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Insight of the Day: Most shoppers still willing to pay extra for sustainability, despite cost-of-living hike

The article highlights a growing global trend where consumers prioritize sustainability in their purchasing decisions, even amidst rising living costs.

Key findings from the PwC survey:

  • Willingness to pay a premium:  A vast majority (80%) of consumers are willing to pay more for sustainably produced goods, despite concerns about inflation and rising living costs.

  • Average premium: Consumers are willing to pay an average of 9.7% more for environmentally friendly products.

  • Factors influencing sustainable choices: Consumers prioritize factors such as production methods, recycling efforts, eco-friendly packaging, and the positive impact on nature and water conservation when assessing a product's sustainability.

  • Actions taken by consumers: Consumers are actively changing their behavior to shop more sustainably, including making more conscious purchases, altering their diet, adjusting travel habits, and adopting eco-friendly transportation.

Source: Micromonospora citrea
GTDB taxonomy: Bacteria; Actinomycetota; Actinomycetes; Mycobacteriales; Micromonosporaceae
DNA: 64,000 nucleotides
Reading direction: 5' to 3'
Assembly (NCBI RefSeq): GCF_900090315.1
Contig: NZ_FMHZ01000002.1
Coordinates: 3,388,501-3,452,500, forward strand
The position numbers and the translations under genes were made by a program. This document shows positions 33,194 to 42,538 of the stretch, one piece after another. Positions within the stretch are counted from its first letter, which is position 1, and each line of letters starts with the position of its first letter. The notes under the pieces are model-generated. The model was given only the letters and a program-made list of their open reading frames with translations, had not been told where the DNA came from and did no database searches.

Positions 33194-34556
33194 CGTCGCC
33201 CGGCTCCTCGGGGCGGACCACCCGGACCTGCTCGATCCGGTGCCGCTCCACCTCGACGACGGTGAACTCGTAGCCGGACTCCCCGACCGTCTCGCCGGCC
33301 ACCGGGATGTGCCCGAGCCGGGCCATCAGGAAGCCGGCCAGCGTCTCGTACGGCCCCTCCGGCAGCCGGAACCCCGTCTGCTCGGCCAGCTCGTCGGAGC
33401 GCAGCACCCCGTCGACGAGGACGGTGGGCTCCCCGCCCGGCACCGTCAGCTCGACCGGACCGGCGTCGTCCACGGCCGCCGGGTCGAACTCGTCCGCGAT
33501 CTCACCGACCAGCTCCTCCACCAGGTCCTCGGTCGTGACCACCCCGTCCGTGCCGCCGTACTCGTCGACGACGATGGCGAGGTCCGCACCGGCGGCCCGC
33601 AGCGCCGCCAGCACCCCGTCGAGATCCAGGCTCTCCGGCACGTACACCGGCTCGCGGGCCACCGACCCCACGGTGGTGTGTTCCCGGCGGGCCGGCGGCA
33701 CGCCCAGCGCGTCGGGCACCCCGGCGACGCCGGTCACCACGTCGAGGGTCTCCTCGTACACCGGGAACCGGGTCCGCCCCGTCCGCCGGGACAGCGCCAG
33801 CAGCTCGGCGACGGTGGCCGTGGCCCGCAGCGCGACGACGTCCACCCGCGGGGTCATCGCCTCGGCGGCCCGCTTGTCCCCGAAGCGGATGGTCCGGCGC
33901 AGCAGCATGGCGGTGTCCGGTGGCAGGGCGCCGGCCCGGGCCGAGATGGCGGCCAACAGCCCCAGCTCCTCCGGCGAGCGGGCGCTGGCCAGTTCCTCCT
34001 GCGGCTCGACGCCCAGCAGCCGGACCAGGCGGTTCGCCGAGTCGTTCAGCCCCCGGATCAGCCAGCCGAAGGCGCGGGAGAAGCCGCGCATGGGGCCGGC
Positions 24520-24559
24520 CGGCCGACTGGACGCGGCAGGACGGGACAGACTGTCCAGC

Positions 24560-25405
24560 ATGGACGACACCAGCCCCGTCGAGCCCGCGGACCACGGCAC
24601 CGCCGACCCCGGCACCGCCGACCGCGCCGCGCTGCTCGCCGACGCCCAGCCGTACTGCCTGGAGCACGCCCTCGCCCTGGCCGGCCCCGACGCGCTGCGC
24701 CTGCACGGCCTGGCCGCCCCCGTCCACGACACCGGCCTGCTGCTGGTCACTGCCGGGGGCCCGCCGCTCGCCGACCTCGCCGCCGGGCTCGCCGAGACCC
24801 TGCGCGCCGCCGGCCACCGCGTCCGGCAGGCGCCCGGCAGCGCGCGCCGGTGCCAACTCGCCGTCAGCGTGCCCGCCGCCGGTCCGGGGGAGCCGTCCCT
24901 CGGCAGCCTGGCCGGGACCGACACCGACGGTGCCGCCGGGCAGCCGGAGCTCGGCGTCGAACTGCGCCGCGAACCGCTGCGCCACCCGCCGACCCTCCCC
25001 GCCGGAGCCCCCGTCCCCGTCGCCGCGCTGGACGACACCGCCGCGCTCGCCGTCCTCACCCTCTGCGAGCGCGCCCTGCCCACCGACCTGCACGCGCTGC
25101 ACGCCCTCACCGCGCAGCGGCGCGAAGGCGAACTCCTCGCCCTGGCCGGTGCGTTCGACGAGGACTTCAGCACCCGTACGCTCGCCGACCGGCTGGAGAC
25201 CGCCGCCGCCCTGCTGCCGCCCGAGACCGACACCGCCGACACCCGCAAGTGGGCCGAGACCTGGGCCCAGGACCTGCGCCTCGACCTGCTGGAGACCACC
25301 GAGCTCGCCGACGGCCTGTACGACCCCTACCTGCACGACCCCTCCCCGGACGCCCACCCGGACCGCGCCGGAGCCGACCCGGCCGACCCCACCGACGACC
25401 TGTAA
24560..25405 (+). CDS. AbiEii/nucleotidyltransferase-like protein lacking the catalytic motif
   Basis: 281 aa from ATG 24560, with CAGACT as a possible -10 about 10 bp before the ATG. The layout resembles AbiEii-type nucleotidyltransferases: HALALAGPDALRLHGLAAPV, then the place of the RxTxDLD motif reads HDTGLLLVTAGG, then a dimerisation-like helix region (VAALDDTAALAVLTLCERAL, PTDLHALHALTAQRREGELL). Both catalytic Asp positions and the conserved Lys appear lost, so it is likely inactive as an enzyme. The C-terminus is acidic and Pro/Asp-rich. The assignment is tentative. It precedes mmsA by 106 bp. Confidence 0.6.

Key takeaways:

  • Sustainability as a priority: Consumers are increasingly prioritizing sustainability in their purchasing decisions, even in the face of economic challenges.

  • Balancing affordability and sustainability: Companies need to find a way to balance affordability with environmental impact to attract and retain consumers.

  • Consumer-led climate action: Consumers are not just talking about sustainability, but are actively taking steps to reduce their environmental footprint.

This trend presents both challenges and opportunities for businesses. While the demand for sustainable products is evident, companies must find ways to make them affordable for a wider range of consumers. Additionally, they need to be transparent about their sustainability efforts to gain consumer trust.

Overall, the survey findings demonstrate a strong consumer-led movement towards sustainability, which is likely to continue shaping the market and influencing business practices in the years to come.

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